As someone who closely followed Mossad’s sensational January 2010 assassination of Mahmoud al-Mabhouh, a primary Hamas weapons procurer, in Dubai, l was excited to read GQ’s glossy treatment of the affair, penned by Yediot Ahronot reporter Ronen Bergman. (For the record, Mossad will neither confirm nor deny its involvement.) However, I was disappointed. Those who missed the story last year will enjoy the tick-tock of the assassination itself. But Bergman’s piece implies that the mission was fundamentally a failure, an argument I can’t find sustainable.
Bergman is misleading in implying that he has dug up substantial new information about the plot (“In the course of reporting this story, GQ has learned … ” ). Actually, we already knew most of the details of the plot—since most of these details were uncovered via Dubai’s own extensive security-camera system. And other elements were reported out over the past 12 months, among others by Tablet Magazine’s own Judith Miller.
The bigger deal is Bergman’s argument that this was a “bungled operation.” “Why did the Mossad permit things to go so wrong in Dubai?” he asks. He calls it “the Dubai fiasco.” You would think al-Mabhouh were sitting on a nice beach somewhere—or, worse, that he were still in Damascus, helping facilitate the shipment of Iranian arms to Hamas in Gaza. In fact—and as I wrote at the time—like Generalissimo Francisco Franco before him, al-Mabhouh is still dead. You can argue that Israel’s extensive assassination policy is wrong, or immoral, or counterproductive, but Bergman doesn’t—he seems to think, rather, that the Dubai mission was a failure on its own terms, when in fact, while it was far from perfectly executed, I don’t see how you can argue that it wasn’t accomplished.
More specifically, Bergman wants to paint the operation as a failure for Meir Dagan, Mossad’s just-departed former chief, and perhaps the thing that drove him out after a largely successful term. Bergman’s case is that the unprecedented revelations about Mossad’s operation and even personnel, which came about due to subsequently exposed phony passports, both embarrassed Israel and enraged allies like Britain and Germany whose official documents were faked for the mission. “Because Dagan refashioned the Mossad in his own image, and because he drove out anyone who was willing to question his decisions,” Bergman argues, “there was no one in the agency to tell him that the Dubai operation was badly conceived and badly planned.” (Again, you would think al-Mabhouh survived.)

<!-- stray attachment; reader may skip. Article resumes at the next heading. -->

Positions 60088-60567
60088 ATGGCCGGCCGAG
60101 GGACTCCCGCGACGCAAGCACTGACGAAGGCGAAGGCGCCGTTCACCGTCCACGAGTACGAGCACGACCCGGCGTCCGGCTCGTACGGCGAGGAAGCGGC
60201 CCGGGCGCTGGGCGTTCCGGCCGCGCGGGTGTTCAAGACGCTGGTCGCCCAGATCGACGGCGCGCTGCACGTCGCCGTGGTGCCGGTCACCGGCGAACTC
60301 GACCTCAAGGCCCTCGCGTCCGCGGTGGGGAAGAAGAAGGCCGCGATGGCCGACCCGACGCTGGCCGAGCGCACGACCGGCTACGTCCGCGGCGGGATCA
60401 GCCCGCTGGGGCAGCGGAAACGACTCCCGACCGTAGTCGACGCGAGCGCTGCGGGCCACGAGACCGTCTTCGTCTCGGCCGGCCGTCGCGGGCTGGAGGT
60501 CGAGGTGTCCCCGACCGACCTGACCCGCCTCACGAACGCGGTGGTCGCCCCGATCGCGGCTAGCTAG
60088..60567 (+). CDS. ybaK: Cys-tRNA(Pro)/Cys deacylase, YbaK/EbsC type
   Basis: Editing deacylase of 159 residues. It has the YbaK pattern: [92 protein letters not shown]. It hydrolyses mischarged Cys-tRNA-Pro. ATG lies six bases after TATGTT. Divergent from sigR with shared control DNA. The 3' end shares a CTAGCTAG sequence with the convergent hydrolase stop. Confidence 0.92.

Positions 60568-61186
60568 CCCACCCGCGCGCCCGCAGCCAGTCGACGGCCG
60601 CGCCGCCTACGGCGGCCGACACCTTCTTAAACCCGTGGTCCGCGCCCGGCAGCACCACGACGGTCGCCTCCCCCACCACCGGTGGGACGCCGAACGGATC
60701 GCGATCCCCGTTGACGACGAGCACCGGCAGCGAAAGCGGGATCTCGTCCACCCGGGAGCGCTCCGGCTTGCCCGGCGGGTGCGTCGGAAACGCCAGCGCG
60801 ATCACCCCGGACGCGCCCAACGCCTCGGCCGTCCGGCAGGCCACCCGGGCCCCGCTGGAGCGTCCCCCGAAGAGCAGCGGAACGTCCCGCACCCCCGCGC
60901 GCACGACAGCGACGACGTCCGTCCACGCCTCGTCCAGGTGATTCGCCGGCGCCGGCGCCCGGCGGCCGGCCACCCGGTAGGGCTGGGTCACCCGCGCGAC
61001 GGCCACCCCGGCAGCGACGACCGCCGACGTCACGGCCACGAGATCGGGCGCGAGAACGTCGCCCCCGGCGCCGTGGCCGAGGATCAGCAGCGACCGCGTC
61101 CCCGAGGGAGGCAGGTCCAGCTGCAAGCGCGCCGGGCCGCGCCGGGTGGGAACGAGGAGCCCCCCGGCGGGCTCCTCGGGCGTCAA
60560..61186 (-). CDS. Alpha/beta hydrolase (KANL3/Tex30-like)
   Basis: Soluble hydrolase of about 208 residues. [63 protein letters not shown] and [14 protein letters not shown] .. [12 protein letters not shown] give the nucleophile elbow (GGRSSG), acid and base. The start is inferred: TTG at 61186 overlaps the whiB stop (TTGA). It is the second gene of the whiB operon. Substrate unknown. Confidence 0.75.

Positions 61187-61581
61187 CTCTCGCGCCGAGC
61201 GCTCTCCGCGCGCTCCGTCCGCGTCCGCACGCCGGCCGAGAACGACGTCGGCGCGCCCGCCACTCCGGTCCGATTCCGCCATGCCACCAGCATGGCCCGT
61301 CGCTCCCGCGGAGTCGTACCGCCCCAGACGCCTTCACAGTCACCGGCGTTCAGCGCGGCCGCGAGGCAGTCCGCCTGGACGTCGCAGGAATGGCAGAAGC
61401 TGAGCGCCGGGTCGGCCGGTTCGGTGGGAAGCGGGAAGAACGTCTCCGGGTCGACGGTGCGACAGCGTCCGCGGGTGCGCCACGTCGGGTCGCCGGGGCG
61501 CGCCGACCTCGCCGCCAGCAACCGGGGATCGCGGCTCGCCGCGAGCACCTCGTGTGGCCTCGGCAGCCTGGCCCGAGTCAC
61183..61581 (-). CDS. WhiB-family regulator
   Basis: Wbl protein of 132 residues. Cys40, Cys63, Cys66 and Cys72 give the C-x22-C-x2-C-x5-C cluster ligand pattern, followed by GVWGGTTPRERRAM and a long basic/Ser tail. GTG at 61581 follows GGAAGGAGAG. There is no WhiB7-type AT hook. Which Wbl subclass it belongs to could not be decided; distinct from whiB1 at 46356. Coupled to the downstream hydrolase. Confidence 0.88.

But even as Bergman is describing “one of the most serious mistakes made by the planners of the operation—certainly the one that caused the greatest embarrassment to the Mossad and to Israel—[which] involved the use of forged foreign identities,” he is also noting Mossad’s “unique problem,” which is that its spies may not use Israeli passports where German or British or American spies can use German or British or American passports, because Israel does not have diplomatic relations with several key countries (such as Dubai’s United Arab Emirates). I am not sure how Bergman can mention this yet not suggest that it is quite plausible that Mossad, knowing this problem, simply did a cost-benefit analysis and calculated that the cost of the blown covers were worth the benefit of killing al-Mabhouh.
Similarly, Bergman points to “the now seemingly insurmountable problem posed by twenty-first-century counterespionage systems.” But surely Israel was aware of this “problem.” Maybe the fact that they went ahead with the operation is proof simply of how much al-Mabhouh was worth to them dead? And, again: “Insurmountable”? Al-Mabhouh is no more! He has ceased to be! This is an ex-person! (I don’t mean to be glib with what is after all a human life, but, first, al-Mabhouh was reportedly a nasty terrorist, and, second, I really do wonder if Bergman always kept in mind that the mission was successful in its ultimate objective.)
There are such things as bungled missions—Bergman reports that in the ’70s the same super-elite Mossad squad, called Caesarea, targeted the head of Black September, the Palestinian terrorists that killed the Israeli Olympic athletes in Munich, but instead killed a totally innocent waiter in Norway. That is a “fiasco,” and it was specifically not repeated this time, in part because members of the assassination squad made as many as five prior trips to Dubai to confirm that the man they believed to be al-Mabhouh in fact was al-Mabhouh. So, the “Dubai fiasco”? Bergman and his editors, publishing for a mainstream American audience that likely has only faint knowledge of the whole affair before reading this article, should have chosen a more understated word to describe what messily, imperfectly, but in the end successfully went down in Dubai.
Marc Tracy is a staff writer at The New Republic, and was previously a staff writer at Tablet. He tweets @marcatracy.